Hard work, dedication and concern for others aren’t quaint concepts at Olde Tyme Farms. These principles helped the 20-acre chicken,…Read More
Winter in Ohio may not have a lot of outdoor opportunities for vegetable gardeners, but it is a great time to reflect on the past growing season and begin garden planning for the new year. The seed catalogs arrive, the days get a bit longer, and sometimes we even get a `warm’ day that sparks gardening inspiration. It may be tempting to scour the seed catalogs and begin ordering right away, but ensure your time and money are well spent on a successful garden. Plan ahead.
Create a planting schedule in accordance to soil temperature, not air temperature. Seeds require specific soil temperature in order to grow. You can find this information on many seed packages, in some seed catalogs and on the internet. Doing your homework is essential.
Germinating Temperatures for Commons Crops:
Note these are the lowest temperatures that seeds will germinate but warmer temperatures may yield better results.
- 35 degrees: Lettuce, onions, parsnips, and spinach
- 40-45 degrees: Beets, cabbage, carrots, cauliflower, parsley, peas, radish, and turnips.
- 50 degrees Swiss chard
- 60 degrees Beans, cucumbers, pumpkins, squash (cucumbers, pumpkins, and squash prefer soil temperatures at 75F)
- 75 degrees: Tomatoes, peppers, tomatillos, eggplant and okra grow best as transplant rather than from seed.
A good resource for soil temperatures at both 2 inches and 4 inches deep is the Ohio Agricultural Research and Development Center. Visit its website and click on the closest station to your garden to find out the weather, humidity levels and more.
Sketch a simple design for your garden to determine the number of crops you can grow, making sure you use your garden space to its fullest potential.
If growing in rows, decrease your path space. Growing plants in 3-feet wide rows will still allow you to tend to plants across the row from either side.
Use trellises or fence for vining crops to encourage upward growth, rather than letting them sprawl across the ground. Pole beans, peas, cucumbers, and Malabar spinach grow well using this method.
Be sure you aren’t planting crops too far apart. Plants grown closer together will help retain soil moisture, control weeds and provide shade. Just make sure to allow enough space for you to harvest the crop.
Extend your harvest by planting in intervals. Staggering your planting schedule will ensure that crops ripen at different times, rather than all at once. Creating a continuous harvest by planting a group of crops every two weeks will keep fresh fruits and vegetables on the dinner plate while avoiding an excess of produce.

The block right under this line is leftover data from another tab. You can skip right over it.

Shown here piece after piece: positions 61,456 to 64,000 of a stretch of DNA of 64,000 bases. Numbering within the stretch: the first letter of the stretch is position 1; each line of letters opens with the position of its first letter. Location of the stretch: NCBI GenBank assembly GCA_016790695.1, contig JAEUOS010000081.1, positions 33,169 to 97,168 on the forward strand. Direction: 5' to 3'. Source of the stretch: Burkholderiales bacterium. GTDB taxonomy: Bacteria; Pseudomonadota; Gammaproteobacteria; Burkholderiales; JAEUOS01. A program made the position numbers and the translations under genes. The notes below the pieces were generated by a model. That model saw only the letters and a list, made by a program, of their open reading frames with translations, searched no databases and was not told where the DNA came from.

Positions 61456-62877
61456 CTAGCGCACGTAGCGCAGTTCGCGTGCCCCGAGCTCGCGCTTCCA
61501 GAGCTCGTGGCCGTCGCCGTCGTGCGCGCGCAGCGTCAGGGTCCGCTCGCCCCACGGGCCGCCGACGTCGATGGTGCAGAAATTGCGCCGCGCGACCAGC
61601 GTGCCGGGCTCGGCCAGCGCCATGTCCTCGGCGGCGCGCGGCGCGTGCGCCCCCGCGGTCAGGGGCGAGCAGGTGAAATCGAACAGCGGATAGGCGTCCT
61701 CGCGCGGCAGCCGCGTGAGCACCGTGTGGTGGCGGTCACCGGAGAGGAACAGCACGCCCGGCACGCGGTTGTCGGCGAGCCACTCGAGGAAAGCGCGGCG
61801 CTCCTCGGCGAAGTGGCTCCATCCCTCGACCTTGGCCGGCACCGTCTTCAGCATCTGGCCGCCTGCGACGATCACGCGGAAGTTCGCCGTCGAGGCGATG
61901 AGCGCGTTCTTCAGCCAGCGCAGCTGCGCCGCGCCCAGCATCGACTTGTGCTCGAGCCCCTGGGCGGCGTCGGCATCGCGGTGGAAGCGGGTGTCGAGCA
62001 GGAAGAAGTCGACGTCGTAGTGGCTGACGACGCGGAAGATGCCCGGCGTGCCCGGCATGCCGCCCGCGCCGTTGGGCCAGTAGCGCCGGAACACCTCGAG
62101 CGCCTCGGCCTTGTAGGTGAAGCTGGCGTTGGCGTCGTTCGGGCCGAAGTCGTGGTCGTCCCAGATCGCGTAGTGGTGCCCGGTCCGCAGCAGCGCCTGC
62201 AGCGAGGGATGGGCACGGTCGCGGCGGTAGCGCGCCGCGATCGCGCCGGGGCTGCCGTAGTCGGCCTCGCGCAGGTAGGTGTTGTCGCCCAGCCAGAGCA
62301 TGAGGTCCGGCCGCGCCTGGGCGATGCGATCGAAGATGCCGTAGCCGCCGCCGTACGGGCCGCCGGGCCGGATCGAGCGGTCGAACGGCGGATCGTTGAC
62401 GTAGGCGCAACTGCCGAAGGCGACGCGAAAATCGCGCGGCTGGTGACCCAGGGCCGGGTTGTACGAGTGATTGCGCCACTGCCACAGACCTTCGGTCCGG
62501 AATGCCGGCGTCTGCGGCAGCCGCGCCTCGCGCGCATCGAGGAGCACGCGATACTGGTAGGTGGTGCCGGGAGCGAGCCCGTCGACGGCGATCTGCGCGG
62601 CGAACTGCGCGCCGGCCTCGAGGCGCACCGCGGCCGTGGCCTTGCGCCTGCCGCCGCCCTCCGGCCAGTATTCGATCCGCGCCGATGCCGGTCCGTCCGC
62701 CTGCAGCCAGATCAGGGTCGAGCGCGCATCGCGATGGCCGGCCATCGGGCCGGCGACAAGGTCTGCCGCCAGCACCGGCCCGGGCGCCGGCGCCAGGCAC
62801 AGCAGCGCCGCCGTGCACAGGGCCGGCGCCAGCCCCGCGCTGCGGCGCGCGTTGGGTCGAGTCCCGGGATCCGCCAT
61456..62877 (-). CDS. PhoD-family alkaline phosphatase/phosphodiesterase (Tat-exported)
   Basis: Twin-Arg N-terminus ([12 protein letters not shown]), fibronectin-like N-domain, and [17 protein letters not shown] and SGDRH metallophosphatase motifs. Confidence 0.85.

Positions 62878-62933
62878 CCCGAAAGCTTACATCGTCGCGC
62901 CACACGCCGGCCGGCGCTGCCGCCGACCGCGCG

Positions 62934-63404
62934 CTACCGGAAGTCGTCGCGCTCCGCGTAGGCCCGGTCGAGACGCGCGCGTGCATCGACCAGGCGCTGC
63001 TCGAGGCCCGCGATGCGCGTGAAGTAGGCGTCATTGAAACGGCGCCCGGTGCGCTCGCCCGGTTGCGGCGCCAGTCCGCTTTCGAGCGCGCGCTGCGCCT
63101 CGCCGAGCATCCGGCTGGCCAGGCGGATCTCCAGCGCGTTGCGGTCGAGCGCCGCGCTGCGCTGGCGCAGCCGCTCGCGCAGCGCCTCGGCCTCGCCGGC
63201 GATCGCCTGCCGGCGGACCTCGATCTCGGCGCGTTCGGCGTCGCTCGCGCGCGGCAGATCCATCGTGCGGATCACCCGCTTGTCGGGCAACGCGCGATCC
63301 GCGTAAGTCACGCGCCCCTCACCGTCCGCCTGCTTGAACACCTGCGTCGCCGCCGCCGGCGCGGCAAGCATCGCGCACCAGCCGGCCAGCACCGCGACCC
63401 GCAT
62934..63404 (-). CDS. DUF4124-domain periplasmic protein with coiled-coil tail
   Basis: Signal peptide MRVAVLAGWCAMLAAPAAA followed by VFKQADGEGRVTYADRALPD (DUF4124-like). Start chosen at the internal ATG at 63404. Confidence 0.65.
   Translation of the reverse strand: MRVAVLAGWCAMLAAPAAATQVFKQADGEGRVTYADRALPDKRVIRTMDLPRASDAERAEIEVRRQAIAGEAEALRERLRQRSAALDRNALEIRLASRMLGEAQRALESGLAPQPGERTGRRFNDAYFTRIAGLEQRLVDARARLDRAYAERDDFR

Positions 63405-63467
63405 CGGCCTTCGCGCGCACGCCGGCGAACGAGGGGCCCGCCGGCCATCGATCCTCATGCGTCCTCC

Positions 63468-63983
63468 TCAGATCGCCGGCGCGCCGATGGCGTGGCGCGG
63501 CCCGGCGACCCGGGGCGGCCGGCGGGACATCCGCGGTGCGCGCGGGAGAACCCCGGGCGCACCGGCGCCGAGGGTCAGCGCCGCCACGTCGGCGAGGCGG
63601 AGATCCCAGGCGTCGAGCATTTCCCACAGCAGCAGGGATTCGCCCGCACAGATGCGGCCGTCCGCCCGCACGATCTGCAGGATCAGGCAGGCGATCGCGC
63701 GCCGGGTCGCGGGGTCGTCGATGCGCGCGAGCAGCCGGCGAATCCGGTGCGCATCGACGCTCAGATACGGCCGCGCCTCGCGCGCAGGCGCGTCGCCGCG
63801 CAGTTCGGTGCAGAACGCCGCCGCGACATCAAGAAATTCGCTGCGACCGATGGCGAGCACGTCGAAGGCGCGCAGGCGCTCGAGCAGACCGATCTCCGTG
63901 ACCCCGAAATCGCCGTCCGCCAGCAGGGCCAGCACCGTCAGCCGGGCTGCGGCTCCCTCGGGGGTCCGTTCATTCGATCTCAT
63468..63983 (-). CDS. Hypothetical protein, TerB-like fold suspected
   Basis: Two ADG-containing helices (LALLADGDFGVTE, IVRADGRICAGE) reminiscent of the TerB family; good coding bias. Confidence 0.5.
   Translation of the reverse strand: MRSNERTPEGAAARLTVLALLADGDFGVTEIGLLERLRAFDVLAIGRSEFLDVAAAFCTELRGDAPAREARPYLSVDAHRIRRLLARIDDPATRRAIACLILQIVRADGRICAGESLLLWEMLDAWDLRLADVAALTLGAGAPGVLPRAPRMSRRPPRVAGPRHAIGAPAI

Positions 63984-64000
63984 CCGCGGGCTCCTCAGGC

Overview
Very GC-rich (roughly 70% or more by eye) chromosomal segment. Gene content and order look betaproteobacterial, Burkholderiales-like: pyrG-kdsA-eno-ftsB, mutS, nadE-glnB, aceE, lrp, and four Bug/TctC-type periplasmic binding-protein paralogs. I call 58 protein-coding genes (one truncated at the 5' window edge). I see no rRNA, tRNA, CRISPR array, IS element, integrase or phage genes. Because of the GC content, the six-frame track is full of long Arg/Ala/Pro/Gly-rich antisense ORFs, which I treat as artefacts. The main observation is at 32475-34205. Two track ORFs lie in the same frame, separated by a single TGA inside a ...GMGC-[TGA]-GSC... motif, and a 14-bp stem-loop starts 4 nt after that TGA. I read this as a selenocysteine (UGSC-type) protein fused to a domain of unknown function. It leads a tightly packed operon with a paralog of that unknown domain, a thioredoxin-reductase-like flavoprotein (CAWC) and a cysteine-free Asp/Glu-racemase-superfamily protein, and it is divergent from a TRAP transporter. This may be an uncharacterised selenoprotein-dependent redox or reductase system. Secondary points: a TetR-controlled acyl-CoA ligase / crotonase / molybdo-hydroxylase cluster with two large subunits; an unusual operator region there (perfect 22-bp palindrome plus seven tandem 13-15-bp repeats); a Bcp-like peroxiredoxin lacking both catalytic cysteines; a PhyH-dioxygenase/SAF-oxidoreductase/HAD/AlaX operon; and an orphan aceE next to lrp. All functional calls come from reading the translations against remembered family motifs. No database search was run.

A few crops that work well with succession planting include:
- Arugula, beets, lettuce, radish and turnips- 25 to 40 days to harvest
- Kohlrabi and spinach- 40 to 50 days
- Bush beans, broccoli, and cucumbers- 60 to 70 days, plant in four-week increments
- Cabbage and carrots- 70 + days
Keeping a garden journal is essential to successful garden planning. Keep everything in one place-a three-ring binder works well with an attached zippered pouch to hold small items like plant tags and empty seed packets for future reference. Include your garden planning calendar, garden design, and notes on crops that grew well and problems you encountered along the way. Track the dates of planting and harvesting, compost applications, etc. Next year, dig out your garden journal and you’ll be well on your way to planning for the upcoming season.
Save yourself the headache and heartache of an unsuccessful garden. Start planning now to use your garden space efficiently, to create a continuous, multi-season harvest, and to ensure your hard work is enjoyed.
Barbara Arnold is senior Horticulturist at Franklin Park Conservatory.
Having opportunities to attend leadership institutes, advocate for rural Ohioans on the state and national level, facilitate young ag professionals events, and serve in a variety of leadership positions have helped my skills grow exponentially.Growing our Generation
Labor has always been an issue, mainly because we are a seasonal operation. So that's a challenge finding somebody who only wants to work three months out of a year, sometimes up to six months.Business Solutions
If it wasn't for Farm Bureau, I personally, along with many others, would not have had the opportunity to meet with our representatives face to face in Washington.Washington, D.C. Leadership Experience
I was gifted the great opportunity through an Ohio Farm Bureau Foundation Youth Pathways grant to run a series of summer camps here. That really expanded my vision of what ‘grow, maintain, sustain and explain’ could actually be.Farming for Good
I see the value and need to be engaged in the community I live in, to be a part of the decision-making process and to volunteer with organizations that help make our community better.Leadership development
In real estate — and home gardening — one thing to remember is location, location, location. The ideal garden spot…Read More
As spring nears, the home gardening chore list grows faster than dandelions. What’s a gardener to do? Perhaps turn to…Read More
When Amy Stross decided to grow her own food, the Hamilton County Farm Bureau member leased space from a friend…Read More